March 12, 2018 All

Negotiating like an American to Make Sure Everyone Comes Out Ahead

Brand Author

Congratulations! You’ve followed our proposal process, and the client has selected you as their future digital marketing agency! It’s been a long process full of proposals and presentations, and interviews, and winning the client is a great sign that your process is working and you’re on the right track. But don’t celebrate just yet! You still need to negotiate the contract and finalize the deal.


What Terms Still Need to Be Worked Out?


You might be thinking “Come on! We’ve already talked about pricing, and we know the scope of work they want and what they’re looking for. What could go wrong?” Well…A lot could. You may have already worked out monthly pricing and scope of work, but what about contingencies for added work? What happens if you create something for a client (a blog post or an ad) and they don’t like it? Is the revision free? What if the scope of work (say with PR) requires the creation of an article for a media publication in your client’s industry. Is that article included in the PR budget? Or is it separate? What happens if the client decides to change their paid ad budget? Does your fee increase/decrease accordingly, or is it fixed no matter what? Can your client reduce the scope of work, or do you have a minimum monthly fee?


All of this should be specified in the contract. In general, most businesses in the US are very customer service oriented, especially high-value, high-price businesses. Your client will expect things to work out in their favor if there is a disagreement. If you negatively surprise your client with an extra fee they weren’t expecting, they will feel like they are being taken advantage of, and your client relationship will suffer. At the first sign of trouble, they will use it as an excuse to leave your company, and will be sure to tell all their friends about what bad business practices you use.


Don’t let this happen. Do not negatively surprise your clients! Lay out any additional fees and all contingencies in your contract to avoid this.



Terms you need to specify in advance


The terms you need to specify will depend on what services you’re offering, the size of your client, and some other factors. This is by no means a complete list, but these are some things to look out for as you draw up your contract.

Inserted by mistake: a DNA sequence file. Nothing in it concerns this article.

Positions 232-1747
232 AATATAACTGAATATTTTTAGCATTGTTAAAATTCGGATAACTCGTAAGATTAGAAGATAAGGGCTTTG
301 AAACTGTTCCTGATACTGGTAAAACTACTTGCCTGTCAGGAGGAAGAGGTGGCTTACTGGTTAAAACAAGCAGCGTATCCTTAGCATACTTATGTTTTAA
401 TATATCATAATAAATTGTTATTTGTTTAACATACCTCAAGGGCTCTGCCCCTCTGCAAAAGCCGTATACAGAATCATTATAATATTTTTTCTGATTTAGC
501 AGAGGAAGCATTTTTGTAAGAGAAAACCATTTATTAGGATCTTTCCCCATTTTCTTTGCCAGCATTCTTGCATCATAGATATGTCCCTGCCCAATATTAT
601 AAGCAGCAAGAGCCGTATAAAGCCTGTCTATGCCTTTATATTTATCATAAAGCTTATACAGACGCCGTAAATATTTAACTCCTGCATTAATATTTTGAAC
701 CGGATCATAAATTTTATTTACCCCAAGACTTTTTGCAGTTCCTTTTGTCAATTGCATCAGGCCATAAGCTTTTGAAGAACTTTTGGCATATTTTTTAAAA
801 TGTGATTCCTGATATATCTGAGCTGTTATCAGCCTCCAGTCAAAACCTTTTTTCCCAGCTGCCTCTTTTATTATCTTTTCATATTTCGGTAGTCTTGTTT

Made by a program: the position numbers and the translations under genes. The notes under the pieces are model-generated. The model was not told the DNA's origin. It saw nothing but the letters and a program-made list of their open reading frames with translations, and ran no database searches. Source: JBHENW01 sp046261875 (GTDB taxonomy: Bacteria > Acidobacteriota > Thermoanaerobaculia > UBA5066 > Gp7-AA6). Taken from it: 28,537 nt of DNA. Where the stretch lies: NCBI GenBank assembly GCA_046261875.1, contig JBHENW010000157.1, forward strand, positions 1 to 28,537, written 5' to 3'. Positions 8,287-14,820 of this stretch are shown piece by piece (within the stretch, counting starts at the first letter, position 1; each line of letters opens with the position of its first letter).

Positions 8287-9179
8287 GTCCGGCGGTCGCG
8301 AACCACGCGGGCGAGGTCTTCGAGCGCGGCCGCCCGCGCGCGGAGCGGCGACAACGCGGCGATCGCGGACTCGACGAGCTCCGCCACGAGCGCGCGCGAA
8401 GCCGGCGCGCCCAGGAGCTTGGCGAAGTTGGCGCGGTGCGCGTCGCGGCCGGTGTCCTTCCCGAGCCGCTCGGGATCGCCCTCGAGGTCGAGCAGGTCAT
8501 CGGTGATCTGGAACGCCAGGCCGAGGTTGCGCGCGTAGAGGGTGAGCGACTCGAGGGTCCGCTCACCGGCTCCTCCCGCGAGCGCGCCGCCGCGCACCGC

Pricing & Payment

  • How much will the services cost?
  • How often will payments be made?
  • Will payments be made before the services are performed, or after?
  • What happens if a payment is late?
  • How will additional services requested by the client be handled?
  • What if the client wants to reduce services?
  • Is there a minimum dollar value of services per payment period?
  • Is payment results-based, or a fixed cost?


Duration of Contract

  • How long will the contract period last?
  • Can it be cancelled at any time?
  • How can the client/the agency cancel services?
  • How much advance notice needs to be given to cancel?
  • What if the client wants to put the contract on ‘hold’ for some reason?



  • Does the client get revisions of blog posts and ads? If so, are they included in the original price?
  • What if the client doesn’t like a blog post or ad that has already been agreed upon and produced? Who pays the extra charge?
  • How many created ads does the client get? If you run their adwords account, can they ask you to create hundreds of ads to test them all? Is there a limit to how many campaigns you will create within the scope of services?
  • If you miss a deadline, what happens? Does the client get some kind of credit in return? (hint: client’s will love it if you offer this, because it’s a great incentive for you not to miss deadlines. And remember, time is money in the US!)


Scope of Work

  • What work will you provide? What does this work include? What deliverables will you promise the client?
  • Can the client increase/reduce the scope of work as needed?



These are just some of the things you need to consider when drawing up a contract. You should cover as much as possible, and also include a clause for what happens when things that aren’t covered explicitly in the contract come up.



I made a mistake. I forgot to put something in the contract, and it should be an extra charge. The client doesn’t agree. What should I do?


You can’t predict everything. If there is a disagreement with the client over extra work, an extra fee, or anything else, remember, if you didn’t specify the extra fee explicitly in the contract, it is your fault, not theirs. Otherwise, they’ll be mad, and you’ll lose a customer.


When this situation arises, just do the following:


“I understand we haven’t talked about this situation before. We do need to charge an extra fee for this service for our clients, as it takes a lot of time and effort to complete. However, since we clearly had a miscommunication, in this case, we’ll perform the service free of charge. I will have to ask you to pay if this comes up again in the future though.”


This is an easy way to make the client happy. They get a free service that they would usually have to pay for, and you get the understanding that in the future they’ll pay for it, and they’ll still be happy with your agency. It’s a win-win.


Send Your Client A Professional Contract



Remember, if English isn’t your first language (and even if it is) get an editor or English speaking lawyer to look over your contract for you (hint: Writesaver does a great job). Small mistakes can make a huge difference! We’ve seen contracts where small word choice errors lead to big misunderstandings. And clients hate misunderstandings.


Keep this article in mind as you negotiate the terms and write the contract, and you’ll be setting yourself up for a successful and long-lasting client relationship.


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